Pork Roast with Carolina Apple Compote
Source: Southern Living

3 garlic cloves, minced

1 tbsp Herbs from Provance

1/2 tbsp dried basil

1/2 tbsp dried oregano

1/2 tbsp dried thyme

2 tsp salt

1/2 tsp pepper

1 boneless pork tenderloin

Kitchen string (or twine)

2 tsp olive oil

4 gala apples, peeled

1 tbsp lemon juice

1 cup apple cider

5 tbsp sugar

2 1/2 tbsp orange zest

1/2 tsp ground cinnamon

Dash of ground ginger

1 tbsp butter

Combine garlic, herbs, salt & pepper.  Toss and rub (with your fingers, preferably) over the side and into any cracks in your roast.  Truss with twine, which is essentially wrapping it (not too tight) with one inch intervals.  Cover, and refrigerate for two hours.

Preheat your oven to 375*.  Brown the roast in hot oil in a skillet, spending 2 to 4 minutes on each side.  Then pop that baby in a pan and stick it in the oven.  You’re going to want to let it cook for an hour, or until the internal temperature is 160*.  When it’s done, cover it and let it sit for fifteen minutes, so the juices can redistribute.

Dice your apples, cover with lemon juice, and set aside.  Bring cider, sugar, zest, and spices to a boil.  Reduce temperature and let simmer until they’ve thickened, about ten minutes.  Add in apples and cook another twenty minutes, until the apples have absorbed most of the juices.  Stir in butter, toss.  Stir in any juices from the roast.  Serve on top of, or next to, the pork.

Serves 2.


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Pumpkin Muffins


While trying desperately to find some paper scraps I had hidden from myself so I could complete a handmade box order, I stumbled across a page I had torn out of an issue of Gourmet a few years ago.  A habit I have adopted from my mother (I couldn’t tell you how many times I’ve “organized” her recipes), sometimes I tear things out of magazines and squirrel them away.  Anyway, this recipe for Pumpkin Muffins provided me with the perfect opportunity to use the cups and cups of pumpkin puree I have leftover from my sugar pie pumpkin experiment.  This recipe is very easy, and very low maintenance.  So, that leaves me plenty of time to tell my favorite muffin-related story.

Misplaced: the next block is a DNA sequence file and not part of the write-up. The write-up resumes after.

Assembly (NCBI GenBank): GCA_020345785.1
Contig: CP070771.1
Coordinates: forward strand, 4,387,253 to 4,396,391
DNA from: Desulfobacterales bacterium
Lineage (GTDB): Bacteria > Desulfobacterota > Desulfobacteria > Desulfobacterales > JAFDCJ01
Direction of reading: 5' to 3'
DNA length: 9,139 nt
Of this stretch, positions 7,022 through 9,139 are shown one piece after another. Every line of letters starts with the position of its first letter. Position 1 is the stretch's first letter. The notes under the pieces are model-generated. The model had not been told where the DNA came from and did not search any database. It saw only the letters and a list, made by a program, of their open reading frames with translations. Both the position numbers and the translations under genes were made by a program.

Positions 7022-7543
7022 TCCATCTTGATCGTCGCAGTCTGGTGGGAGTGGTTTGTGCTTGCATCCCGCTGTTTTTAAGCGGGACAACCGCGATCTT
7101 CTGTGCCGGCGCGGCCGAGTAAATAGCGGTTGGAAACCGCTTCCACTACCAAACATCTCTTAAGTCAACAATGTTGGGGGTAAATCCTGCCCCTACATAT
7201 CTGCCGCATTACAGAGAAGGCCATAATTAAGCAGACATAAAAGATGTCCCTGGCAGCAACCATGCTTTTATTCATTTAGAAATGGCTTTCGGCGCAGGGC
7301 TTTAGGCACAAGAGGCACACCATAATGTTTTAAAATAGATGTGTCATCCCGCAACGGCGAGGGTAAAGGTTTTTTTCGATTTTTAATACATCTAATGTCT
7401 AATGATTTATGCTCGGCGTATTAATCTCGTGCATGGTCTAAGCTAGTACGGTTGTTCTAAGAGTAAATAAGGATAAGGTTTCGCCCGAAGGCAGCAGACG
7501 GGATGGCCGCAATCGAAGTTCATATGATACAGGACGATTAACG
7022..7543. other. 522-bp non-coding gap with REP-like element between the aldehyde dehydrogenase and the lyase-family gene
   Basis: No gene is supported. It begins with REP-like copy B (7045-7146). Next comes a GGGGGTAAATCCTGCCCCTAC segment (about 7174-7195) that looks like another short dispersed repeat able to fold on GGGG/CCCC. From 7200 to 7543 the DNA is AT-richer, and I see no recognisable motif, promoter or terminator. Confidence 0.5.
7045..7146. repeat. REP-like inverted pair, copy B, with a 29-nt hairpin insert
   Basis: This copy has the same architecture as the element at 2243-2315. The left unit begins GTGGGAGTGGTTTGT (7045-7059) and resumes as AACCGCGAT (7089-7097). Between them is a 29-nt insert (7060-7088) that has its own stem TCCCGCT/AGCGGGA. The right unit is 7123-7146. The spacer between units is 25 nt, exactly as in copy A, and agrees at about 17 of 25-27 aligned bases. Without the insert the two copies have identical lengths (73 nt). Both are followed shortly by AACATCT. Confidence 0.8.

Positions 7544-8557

In college I was required to take color photography, and the semester I took it, the head of the department (who usually teaches the class) was on sabbatical.  So I got a fresh-out-of-grad-school MICA alum, who was well… stuck up.  And she hated me.  I’ll admit that I tend to be outspoken, I make too many jokes, and I have a tendency to go on tyrants, but I don’t know that I deserved all the hate she threw my way.  Except for this one day.  So we’re sitting in class, in the middle of a critique.  It was a morning class, so it was about 9.30 in the morning, and she was sitting on the opposite side of the room from me.  And I was (unbeknownst to me) suffering from keratitis at the time, so my vision was blurry.


I glanced over at her and it looked like her nose was bleeding, she hae this giant dark red spot on her face right below her nose.  I thought, if my nose was bleeding, I’d want someone to tell me, so I said “Oh my god, Corrine, your nose is bleeding!”  She reached her hand up to her face, touched the spot and glared at me before she said “it’s a sore.”


Oops.  I felt really bad.  As much as I hated her, pointing out a gaping sore on her face in front of everyone was especially cruel, even if it was an accident.  So the next week, I decided to bring her a peace offering.  The cafe near campus, On the Hill, has delicious muffins.  So before class, I stopped by and got two muffins, a blueberry and a cranberry.  I will preface this by saying that of the two, I would have preferred the cranberry.  I walked into class, and walked up to her and said “Corrine, would you like a peace muffin?”  Not so much.  She glanced up at me, and said “I don’t like muffins.”  So I told her that because it was a PEACE muffin, she couldn’t refuse it, to which she replied that she guessed she’d take the cranberry.  So she took the muffin that I wanted, and then didn’t eat it.  A delicious, $3 muffin brimming with cranberries and sparkly sugar, to waste.


That pretty much sums up my college experience.  Or my life experience…

Pumpkin Muffins
Source: Gourmet Magazine

1 1/2 cups flour

1 tsp baking powder

1 cup pumpkin puree

1/3 cup vegetable oil

2 large eggs

1 1/2 cups sugar

2 tbsp sugar (for sprinkling)

1 tsp pumpkin pie spice

1 tsp cinnamon (for sprinkling)

1/2 tsp baking soda

1/2 tsp salt

Preheat to 350*.  Whisk together flour and baking powder.  In another bowl, combine pumpkin, eggs, vegetable oil, sugar, baking soda, and salt.  Once it’s smooth, add in the flour mixture.  Pour into muffin pan.  Mix cinnamon and sugar together and sprinkle ontop.

Bake for 25 to 30 minutes.  Schmear with a little butter, and remember that even though pumpkins will be out of season soon, eventually it will be spring.

Makes 10-12 muffins.